Matheson smiled briefly at Jenny and asked her to open wide, hoping against hope that somehow nothing had changed from the records he’d studied at lunch; that they were still there, waiting to be taken.
‘You’ve already exfoliated…’ his face fell.
‘Hargog?’ said Jenny, her mouth occupied by a suction tube and Matheson’s tiny mirror.
‘You’ve no milk teeth left. You had ten left last time, Jenny. They were all bravely hanging on.’
Jenny giggled.
‘Aw gog.’
‘Yes. All gone…’ Matheson withdrew his mirror and tapped it against his palm, deep in thought. This would have been a cakewalk. If the primaries had still been there, he could have simply made an excuse to take impressions and pulled the lot out in the alginate with one sharp tug. Now what? He stared down at Jenny, waiting patiently in the chair and attempting a smile despite the tube.
‘Let’s do a proper check-up then, shall we?’


Speeches over, Jones, Phillips and Matheson sat at the end of the long dining table, many of the other diners already having headed for the bar. Jones and Phillips sat witness to the remnants of a fine meal, Matheson with a largely untouched platter. Jones raised his glass.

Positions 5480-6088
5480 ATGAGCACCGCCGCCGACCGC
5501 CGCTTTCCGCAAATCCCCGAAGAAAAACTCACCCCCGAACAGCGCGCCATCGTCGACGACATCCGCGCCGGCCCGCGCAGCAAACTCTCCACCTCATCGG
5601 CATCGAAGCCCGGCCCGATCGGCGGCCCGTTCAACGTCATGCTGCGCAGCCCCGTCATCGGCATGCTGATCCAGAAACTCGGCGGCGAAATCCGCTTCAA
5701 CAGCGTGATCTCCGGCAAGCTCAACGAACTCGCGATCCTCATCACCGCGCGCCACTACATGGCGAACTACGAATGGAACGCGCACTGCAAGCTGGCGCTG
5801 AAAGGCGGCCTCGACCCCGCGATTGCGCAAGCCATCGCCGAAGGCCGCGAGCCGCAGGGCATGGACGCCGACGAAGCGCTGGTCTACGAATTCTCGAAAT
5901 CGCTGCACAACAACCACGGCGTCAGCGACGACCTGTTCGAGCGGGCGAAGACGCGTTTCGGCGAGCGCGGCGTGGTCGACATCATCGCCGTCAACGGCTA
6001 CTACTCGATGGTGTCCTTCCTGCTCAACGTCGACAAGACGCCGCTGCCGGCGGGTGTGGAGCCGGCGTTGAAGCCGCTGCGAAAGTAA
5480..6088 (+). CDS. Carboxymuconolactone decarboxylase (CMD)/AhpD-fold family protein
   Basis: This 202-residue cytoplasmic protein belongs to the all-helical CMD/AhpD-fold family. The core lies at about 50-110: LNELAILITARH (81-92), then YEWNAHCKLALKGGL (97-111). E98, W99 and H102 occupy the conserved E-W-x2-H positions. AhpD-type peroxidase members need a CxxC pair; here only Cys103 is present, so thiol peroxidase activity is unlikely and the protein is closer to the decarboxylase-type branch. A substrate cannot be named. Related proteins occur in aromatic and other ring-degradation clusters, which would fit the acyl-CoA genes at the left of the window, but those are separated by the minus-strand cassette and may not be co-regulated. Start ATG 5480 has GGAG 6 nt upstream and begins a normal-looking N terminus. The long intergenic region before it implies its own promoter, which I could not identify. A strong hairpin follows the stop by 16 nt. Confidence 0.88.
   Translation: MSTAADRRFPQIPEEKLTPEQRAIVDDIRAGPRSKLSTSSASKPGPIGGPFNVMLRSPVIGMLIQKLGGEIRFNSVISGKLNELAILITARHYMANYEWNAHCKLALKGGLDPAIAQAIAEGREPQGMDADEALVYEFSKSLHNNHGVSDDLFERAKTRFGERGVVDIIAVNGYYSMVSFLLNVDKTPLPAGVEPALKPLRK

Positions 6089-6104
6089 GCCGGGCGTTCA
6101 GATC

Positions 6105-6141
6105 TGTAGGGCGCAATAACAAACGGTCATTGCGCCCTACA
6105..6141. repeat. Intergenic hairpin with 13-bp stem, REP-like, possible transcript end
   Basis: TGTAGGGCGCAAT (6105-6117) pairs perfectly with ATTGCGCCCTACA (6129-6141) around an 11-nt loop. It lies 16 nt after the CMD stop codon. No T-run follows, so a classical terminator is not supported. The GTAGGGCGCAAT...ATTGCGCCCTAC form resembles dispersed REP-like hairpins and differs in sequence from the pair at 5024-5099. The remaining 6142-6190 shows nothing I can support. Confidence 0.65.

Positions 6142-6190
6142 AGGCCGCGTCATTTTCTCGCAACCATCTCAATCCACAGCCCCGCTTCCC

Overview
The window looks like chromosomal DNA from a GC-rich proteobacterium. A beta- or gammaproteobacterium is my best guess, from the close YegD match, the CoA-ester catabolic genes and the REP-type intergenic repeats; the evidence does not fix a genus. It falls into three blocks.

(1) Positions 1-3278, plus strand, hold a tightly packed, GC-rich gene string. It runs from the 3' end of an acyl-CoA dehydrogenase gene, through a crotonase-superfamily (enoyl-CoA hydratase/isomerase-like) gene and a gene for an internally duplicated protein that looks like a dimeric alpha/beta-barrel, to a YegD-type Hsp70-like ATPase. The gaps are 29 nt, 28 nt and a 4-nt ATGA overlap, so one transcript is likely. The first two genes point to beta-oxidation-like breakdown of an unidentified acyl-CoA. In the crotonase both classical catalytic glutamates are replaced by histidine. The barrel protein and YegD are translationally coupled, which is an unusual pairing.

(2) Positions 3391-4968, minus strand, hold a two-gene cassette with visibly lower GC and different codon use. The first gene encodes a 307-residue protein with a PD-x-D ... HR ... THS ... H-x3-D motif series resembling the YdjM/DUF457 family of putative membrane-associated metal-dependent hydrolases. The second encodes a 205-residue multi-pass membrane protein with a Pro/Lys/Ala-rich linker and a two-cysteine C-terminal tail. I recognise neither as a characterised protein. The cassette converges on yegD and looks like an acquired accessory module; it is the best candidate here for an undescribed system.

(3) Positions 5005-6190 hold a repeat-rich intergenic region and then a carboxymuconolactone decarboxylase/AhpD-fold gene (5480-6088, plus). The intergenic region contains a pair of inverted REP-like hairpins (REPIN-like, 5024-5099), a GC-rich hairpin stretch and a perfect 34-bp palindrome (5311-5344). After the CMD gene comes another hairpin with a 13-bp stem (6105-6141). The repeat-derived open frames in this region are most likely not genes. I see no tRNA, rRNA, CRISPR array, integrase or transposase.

‘To you, Matheson. I don’t know how you did it, but you’ve certainly shown some balls, old man.’
Matheson nodded and lifted his still-full glass in return. The painkillers were wearing off a little, but he still couldn’t muster a smile, or risk taking a swig of claret without it pouring down his front.
‘To the eight-hundred-fifty-four,’ Phillips chimed in.
‘So, the title’s yours for the foreseeable. Obviously the money’s a nice bonus…’ Jones mused, ‘where will you keep that monstrosity?’ He was motioning toward the enormous golden molar that sat proudly on a plinth between the three diners, forming an extraordinary centrepiece for the evening.
‘Bank vault in the morning,’ mumbled Matheson somewhat joylessly, as he tongued in turn the eight sockets he had created for himself the previous week.
‘Jaw still bothering you?’ inquired Phillips.
‘Still fractured, and still missing all the same teeth, thank you,’ said Matheson.
‘Funny, really,’ said Phillips.
‘Funny?’ Matheson queried his friend, somewhat in disbelief.
‘Well, if you’d known her mother was going to run in and swing that stool at you, you wouldn’t have had to take out the little screamer’s teeth in the first place.’
‘Mine wouldn’t have counted,’ said Matheson, ‘you know the rules.’